A view has long en­dured among Blofeld’s de­trac­tors that he is play­ing up to an image, that his sig­na­ture tics on ra­dio – the voice, fruitier than a bowl of punch, the air of gen­tle bewil­der­ment, the dis­qui­si­tions about the wing­span of pi­geons

– are all part of the act. He is adamant, though, that he has al­ways re­mained ut­terly true to him­self. “I can prom­ise you, there has never been a phrase I feel I have had to pro­duce. Once you have mulled it

over in your mind 28 times, it rat­tles with a hol­low­ness. I like to think ev­ery­thing I have done has been pretty spon­ta­neous.”

There is an art, in­creas­ingly a lost one, to what Blofeld does. He de­scribes in his soon-to-be-pub­lished mem­oir, Over and Out – which is se­ri­alised in The Daily

Tele­graph from to­mor­row – how he learnt at the feet of men like John Ar­lott and Brian John­ston about the laugh­ter and lyri­cism so in­trin­sic to the TMS magic.

But he was ten­ta­tive at first about play­ing too many shots of his own. “It was Peter Bax­ter, the pro­ducer for 34 years, who said to me one evening in the early Sev­en­ties: ‘Blow­ers, you can go over the bound­ary a bit more if you want.’ It’s like look­ing at a pic­ture. You look mostly at the mid­dle. But if it wasn’t for the trees or the grass, then the moun­tain, then the frame, it wouldn’t be a composite image, would it? That is what I feel I want to con­vey to my lis­ten­ers.”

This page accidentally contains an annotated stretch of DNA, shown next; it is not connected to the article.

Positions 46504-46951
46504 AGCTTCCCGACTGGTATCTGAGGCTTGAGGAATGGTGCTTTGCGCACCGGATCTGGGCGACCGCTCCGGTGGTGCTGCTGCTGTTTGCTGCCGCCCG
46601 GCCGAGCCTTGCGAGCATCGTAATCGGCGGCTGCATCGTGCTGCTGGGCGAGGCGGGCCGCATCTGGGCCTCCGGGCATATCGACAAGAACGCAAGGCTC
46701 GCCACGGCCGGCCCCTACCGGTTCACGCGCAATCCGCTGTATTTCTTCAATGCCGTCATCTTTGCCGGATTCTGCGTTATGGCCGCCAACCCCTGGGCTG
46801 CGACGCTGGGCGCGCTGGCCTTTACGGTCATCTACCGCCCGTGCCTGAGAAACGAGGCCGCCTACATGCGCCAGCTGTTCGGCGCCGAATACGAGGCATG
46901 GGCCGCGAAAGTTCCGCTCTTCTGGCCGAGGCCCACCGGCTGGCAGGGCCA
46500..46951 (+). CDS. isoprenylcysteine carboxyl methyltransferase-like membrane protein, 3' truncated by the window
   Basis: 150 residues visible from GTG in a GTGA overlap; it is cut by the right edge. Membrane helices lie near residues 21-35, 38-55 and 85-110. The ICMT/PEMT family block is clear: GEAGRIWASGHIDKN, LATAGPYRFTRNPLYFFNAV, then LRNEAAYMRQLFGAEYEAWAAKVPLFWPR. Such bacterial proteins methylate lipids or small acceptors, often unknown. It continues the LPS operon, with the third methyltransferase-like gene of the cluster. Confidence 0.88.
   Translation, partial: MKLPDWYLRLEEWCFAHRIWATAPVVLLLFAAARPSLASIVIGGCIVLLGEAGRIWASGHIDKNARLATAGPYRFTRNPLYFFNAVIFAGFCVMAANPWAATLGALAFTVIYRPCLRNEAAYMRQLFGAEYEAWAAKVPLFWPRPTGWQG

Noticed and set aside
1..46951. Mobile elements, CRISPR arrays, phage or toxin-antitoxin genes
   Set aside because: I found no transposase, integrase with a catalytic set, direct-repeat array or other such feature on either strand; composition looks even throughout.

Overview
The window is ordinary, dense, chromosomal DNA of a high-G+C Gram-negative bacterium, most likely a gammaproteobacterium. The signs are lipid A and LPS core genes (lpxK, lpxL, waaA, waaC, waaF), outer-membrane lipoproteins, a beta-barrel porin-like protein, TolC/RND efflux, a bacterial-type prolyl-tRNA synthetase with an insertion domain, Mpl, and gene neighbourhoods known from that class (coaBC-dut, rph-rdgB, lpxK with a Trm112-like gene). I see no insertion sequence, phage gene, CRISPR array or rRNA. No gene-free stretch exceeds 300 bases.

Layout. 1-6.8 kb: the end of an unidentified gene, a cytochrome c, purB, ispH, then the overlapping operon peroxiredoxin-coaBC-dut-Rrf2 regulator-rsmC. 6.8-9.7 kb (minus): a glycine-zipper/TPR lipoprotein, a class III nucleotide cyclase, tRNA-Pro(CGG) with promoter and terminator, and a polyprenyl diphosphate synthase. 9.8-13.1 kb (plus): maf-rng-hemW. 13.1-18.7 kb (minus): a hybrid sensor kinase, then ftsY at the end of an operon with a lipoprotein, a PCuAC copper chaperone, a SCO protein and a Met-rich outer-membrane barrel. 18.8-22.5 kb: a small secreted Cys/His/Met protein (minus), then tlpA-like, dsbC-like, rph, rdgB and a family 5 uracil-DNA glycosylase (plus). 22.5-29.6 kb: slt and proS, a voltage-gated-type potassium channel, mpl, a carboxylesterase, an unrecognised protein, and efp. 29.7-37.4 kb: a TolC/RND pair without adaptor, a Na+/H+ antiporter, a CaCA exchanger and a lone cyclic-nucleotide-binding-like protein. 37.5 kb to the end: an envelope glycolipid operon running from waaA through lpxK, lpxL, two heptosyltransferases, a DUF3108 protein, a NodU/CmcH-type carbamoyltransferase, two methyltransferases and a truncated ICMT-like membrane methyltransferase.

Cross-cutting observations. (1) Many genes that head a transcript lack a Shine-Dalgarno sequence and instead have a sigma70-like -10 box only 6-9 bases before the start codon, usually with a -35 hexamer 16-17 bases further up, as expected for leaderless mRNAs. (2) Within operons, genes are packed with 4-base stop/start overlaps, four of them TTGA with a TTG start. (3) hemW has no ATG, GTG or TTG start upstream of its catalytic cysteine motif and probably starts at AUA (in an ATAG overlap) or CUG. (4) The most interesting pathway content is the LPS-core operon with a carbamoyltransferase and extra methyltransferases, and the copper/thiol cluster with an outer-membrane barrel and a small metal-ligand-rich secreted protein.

His lis­ten­ers adore him for it. That much is ev­i­dent from the re­cent del­uge of af­fec­tion that has left him feel­ing “re­ally rather em­bar­rassed”. For if noth­ing else,

TMS is, as its cre­ator Robert Hud­son put it, a source of com­pany. “It’s a won­der­ful de­scrip­tion,” Blofeld says. “I am try­ing to tell a story as it un­folds, to cre­ate a set­ting.

“Peo­ple say very kindly that I have a way of talk­ing that makes it sound as if I am speak­ing to them per­son­ally. It’s not some­thing you can con­trive – you ei­ther have it or you don’t. When I hear my­self, mind, I think I sound like a pompous prat. I switch off any record­ing im­me­di­ately.”

Blofeld recog­nised early that he had a gift for evok­ing the dis­tinct tableaux of the world’s great­est cricket grounds, read­ing widely to re­fine his craft. He es­pe­cially loved the writ­ing of Trinidad’s CLR James, who por­trayed the Lord’s pav­il­ion in Be­yond the Bound­ary as “some­where be­tween Can­ter­bury Cathe­dral and Mount Olym­pus”.

“That’s just about spot on,” Blofeld agrees. “There is some­thing vaguely ec­cle­si­as­ti­cal about Lord’s, not least when you are in the Long Room.”

Few have ever matched Blofeld for fill­ing a Test’s longueurs. Where Richie Be­naud en­joyed the lux­ury on tele­vi­sion of si­lence, of­ten tak­ing a full five min­utes after “Morn­ing, ev­ery­one” to ut­ter his next sen­tence, Blofeld would forge a con­nec­tion with his au­di­ence by lan­guage alone, spe­cial­is­ing in the joys of anec­dote and ob­ser­va­tion.

“This is ter­ri­bly im­por­tant, be­cause some­one told me that 52 per cent of our au­di­ence were ladies. Well now, if they are wan­der­ing around do­ing the house­work, they want a com­fort­able voice, one they can smile with. They don’t want to know the in­tri­ca­cies of leg-break or outswing, do they?”